Drinking from Love’s Cup: Surrender and Sacrifice in the Vars of Bhai Gurdas Bhalla
Rahuldeep Singh Gill,
AAR, Religion in Translation, Oxford University Press, 2017
Xiii+280pp., $99.00 (hb), ISBN 978-0-19-062408-8
Rahuldeep Singh Gill’s Drinking from Love’s Cup is a welcome scholarly introduction to the poetic compositions of Bhai Gurdas, whose writings are central to understanding how Sikh intellectual and ethical traditions developed during the seventeenth century. Closely related to the family of the later Gurus, Bhai Gurdas is also famous for having served as the scribe for an important manuscript copy of the Sikh scripture. Scholars frequently use his verses as valuable primary sources. Amazingly, despite the central role occupied by Bhai Gurdas in Sikh history, very few English scholarly studies of his works exist, although translations of varying quality are available in print. There are some notable Panjabi studies as well as edited anthologies of the Bhai Gurdas’ work, but these are not accessible for most general readers. Gill’s work is important, both for the scholarly analysis of the manuscripts of Bhai Gurdas’ work, as well as for the useful commentary and translation of selected vars of Bhai Gurdas offered in this book.
Gill approaches this subject with incisive clarity, breaking from the majority of earlier scholarship about Bhai Gurdas. Garnering the evidence that points to the dating of Gurdas’s compositions in the seventeenth century, rather than the sixteenth, he breaks with the long-held views shaped by eighteenth-century hagiographic texts about the earlier dating of Bhai Gurdas’s life and works, and one that aligns with historians such as J. S. Grewal (11-13, 36). Significantly, this is based on a close paleographic examination of the early manuscripts associated with Bhai Gurdas, all of which are undated. This period corresponds with the beginning of the Emperor Jahangir’s ascension to the Mughal throne and the execution of the Fifth Sikh Guru, Guru Arjan. By arguing for a later date, Gill also suggests that while there is insufficient evident to gauge whether Bhai Gurdas personally witnessed the torture and death of the Fifth Guru, his compositions were certainly informed by the deep trauma experienced by the Sikh community by this event (26- 36). Further, the pressures created by other claimants for the Sikh Guru’s role, also forged Bhai Gurdas into a skilled and unrelenting supporter of Guru Hargobind’s right to lead the Sikh community in those troubled times (31, 230-232, 247-248). While the dating controversy may likely continue, Gill’s focus on locating and reading important manuscripts as evidence is certainly a step in the right direction.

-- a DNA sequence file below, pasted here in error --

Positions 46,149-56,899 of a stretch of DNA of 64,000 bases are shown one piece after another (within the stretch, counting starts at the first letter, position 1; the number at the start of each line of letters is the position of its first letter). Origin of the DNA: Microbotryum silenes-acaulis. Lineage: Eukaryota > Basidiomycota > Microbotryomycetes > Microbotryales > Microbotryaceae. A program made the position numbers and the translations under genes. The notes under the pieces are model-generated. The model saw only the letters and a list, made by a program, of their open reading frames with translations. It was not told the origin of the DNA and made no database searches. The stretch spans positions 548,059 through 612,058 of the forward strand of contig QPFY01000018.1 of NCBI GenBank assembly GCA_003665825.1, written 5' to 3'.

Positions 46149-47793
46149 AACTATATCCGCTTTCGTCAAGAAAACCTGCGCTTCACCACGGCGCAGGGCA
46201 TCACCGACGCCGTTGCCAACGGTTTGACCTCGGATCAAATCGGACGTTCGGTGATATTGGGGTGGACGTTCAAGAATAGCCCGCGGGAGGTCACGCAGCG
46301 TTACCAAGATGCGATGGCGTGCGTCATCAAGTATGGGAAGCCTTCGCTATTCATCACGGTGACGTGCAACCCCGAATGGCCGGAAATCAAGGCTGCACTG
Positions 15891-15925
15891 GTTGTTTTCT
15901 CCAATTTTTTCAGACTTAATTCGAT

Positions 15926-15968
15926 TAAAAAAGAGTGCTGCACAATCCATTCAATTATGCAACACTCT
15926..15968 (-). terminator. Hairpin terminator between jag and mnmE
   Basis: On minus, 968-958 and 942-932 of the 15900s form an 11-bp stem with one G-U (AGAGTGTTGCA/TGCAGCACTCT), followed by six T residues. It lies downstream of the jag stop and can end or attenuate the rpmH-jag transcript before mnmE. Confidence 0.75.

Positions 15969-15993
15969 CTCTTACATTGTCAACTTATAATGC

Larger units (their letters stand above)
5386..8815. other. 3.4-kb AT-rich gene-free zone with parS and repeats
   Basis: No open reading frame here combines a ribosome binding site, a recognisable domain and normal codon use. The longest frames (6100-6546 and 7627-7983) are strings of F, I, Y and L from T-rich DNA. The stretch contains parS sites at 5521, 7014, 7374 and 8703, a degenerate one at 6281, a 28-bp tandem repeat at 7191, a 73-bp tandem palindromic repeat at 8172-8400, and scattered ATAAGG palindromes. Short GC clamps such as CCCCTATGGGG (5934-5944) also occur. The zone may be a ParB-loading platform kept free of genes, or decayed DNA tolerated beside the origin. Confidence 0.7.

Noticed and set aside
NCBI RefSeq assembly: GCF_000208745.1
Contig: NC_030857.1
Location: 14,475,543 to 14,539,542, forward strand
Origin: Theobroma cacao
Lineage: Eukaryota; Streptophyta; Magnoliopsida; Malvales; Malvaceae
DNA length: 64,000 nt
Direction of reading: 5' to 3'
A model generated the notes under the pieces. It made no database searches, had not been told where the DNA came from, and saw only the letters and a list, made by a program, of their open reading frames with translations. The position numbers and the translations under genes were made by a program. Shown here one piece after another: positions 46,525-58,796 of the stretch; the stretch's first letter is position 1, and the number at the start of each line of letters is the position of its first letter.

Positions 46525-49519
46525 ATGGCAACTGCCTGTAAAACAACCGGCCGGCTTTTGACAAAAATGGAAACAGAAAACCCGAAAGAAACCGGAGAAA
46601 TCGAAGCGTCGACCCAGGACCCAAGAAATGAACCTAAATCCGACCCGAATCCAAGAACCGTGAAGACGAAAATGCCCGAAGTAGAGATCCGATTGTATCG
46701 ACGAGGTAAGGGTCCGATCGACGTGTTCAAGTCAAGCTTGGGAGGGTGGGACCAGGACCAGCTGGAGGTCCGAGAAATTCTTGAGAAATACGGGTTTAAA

The translations and scholarly commentary on the thirteen vars selected for publication also invite readers to think about Bhai Gurdas’s work from useful literary, cultural, and historical perspectives. Gill persuasively draws on the wider connections between the images deployed by Bhai Gurdas, most notably the divine intoxication of those who have drunk from “love’s cup,” or piram piala, to note the resonance this imagery bears with that of love and martyrdom in Sufi traditions (48-55). Gill also connects the very genre in which Bhai Gurda wrote prolifically, the var, a folk genre devoted to martial and spiritual themes, as one ideally suited to “self-giving sacrifice,” and to inspire and console the Sikh community, in the aftermath of recent tragedies (45). Here Gill’s elegant linkages between the elite literary and evocative popular themes in Bhai Gurdas’s poetry is very clear. Indeed, the translations and commentary, while remaining accessible to a general reader, point out the allusions to Persian words and themes, Vaishnava devotional ideas, popular bardic tropes, as well as devices derived from elite Sanskrit works. For all these reasons, this book can be used in classes about Sikh Studies, as well as classes devoted to South Asian or Panjabi literature, history, and religions.
Finally, while Gill modestly suggests his translations are “efficient (xii),” they offer at present the most mellifluous English rendering of the work of this important Sikh scholar and poet. Compare for instance, Dr. Jodh Singh’s far more serviceable translation of Var16, pauri11, which details the blessings of communal worship for the loyal Sikh or gurmukh: “the pleasure fruit of gurmukhs is the holy congregation whereby merging the consciousness in the Word that invisible Lord is visualized. In the holy congregation, the unbreakable cup of love is drunk by becoming tolerant (398).” Gill’s translation more clearly conveys the literal meaning while lending credence to the larger analytical argument put forward in this book regarding the nature of self-sacrifice and divine intoxication: “Gurmukhs seek the fruit of joy in the holy assembly; merged with the word they speak the unspeakable/ With love’s cup, they bear the unbearable (142).”
Singh, Jodh. 1998. Varan Bhai Gurdas:
Text, Transliteration, and Translation, Vol. I. Patiala: Vision and Venture.
Purnima Dhavan University of Washington, Seattle, USA
Also published in Sikh Research Journal Vol 5 Num 1 Spring 2020
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